You don't normally have any sort of control module on the trailer. Some tow vehicles have relays that separate the trailer circuits from the car circuits but most just connect directly to the car circuits.
If you have any sort of test equipment the best thing to do is isolate if the problem is in the car or the trailer.
I like working with a test light, which is a device that looks a lot like an ice pick with a clear handle and a wire coming out the back. You connect the clip on the wire to a good source of ground and then probe with the pointy end. These cost less then $10 and are available at most auto parts stores and many hardware stores.
To test, clip the wire to a good metal part (chrome or unpainted) of the hitch, bumper or frame. Take the test light and probe the contacts of the light connector. Find tail lights, left turn and right turn. Note that BRAKES use both the left turn and right turn so if you have turn signals you should have brakes.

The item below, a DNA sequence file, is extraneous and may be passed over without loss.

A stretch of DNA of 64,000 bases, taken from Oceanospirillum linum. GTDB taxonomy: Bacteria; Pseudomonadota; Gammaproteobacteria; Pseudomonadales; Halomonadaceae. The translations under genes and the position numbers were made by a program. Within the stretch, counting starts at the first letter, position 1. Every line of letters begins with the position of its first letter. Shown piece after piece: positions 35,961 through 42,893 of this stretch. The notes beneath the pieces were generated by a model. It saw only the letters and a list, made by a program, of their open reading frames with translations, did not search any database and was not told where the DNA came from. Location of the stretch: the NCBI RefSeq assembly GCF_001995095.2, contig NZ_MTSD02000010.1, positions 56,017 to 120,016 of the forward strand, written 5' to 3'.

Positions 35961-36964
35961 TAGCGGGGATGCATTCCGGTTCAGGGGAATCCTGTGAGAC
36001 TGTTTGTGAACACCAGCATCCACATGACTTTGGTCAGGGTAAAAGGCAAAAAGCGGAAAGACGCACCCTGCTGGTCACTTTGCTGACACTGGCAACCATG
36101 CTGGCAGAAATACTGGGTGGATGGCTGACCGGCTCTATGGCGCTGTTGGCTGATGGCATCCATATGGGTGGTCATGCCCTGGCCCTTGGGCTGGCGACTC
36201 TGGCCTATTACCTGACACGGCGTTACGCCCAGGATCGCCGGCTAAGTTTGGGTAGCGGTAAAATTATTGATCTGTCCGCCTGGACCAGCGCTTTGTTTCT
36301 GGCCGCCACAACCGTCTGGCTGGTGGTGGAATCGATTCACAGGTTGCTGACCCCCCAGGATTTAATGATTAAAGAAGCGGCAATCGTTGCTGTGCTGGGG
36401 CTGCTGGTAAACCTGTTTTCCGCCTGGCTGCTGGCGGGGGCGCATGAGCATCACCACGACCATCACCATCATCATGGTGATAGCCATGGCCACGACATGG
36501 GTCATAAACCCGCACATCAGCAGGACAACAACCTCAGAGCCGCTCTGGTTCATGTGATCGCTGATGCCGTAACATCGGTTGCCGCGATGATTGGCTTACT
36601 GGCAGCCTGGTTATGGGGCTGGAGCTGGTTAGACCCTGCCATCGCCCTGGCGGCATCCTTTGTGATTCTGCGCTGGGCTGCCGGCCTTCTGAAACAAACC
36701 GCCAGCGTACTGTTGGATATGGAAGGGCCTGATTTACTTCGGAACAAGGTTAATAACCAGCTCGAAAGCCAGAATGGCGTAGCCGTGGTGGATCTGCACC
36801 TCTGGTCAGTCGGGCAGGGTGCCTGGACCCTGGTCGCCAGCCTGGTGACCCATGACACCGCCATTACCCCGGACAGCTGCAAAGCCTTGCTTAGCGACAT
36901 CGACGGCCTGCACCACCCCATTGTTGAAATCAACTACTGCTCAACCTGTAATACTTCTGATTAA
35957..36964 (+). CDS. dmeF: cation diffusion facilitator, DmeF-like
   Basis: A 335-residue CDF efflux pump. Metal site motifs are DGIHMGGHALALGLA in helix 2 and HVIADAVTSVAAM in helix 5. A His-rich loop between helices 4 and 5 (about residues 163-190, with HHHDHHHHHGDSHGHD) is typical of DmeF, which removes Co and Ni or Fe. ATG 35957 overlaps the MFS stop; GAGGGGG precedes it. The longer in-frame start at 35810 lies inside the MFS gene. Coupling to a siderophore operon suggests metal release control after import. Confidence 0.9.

If you don't get anything at the connector then the problem is in the car. If you have a vehicle with a factory installed tow package, such as what came on a Ford Expedition or similar, then you may have a set of relays for the trailer. My Expedition has a fuse box under the hood for this feature. It is interesting to note that these fuses are NOT mentioned anywhere in the owner's manual!
If the lights work at the connector then the problem is in the trailer. Check the lights themselves and make sure that they are not full of water. Check the wires all the way back. I have had situations on really poor ramps where the trailer tires fell into a hole, which made the frame hit the ground and crushed the wires underneath.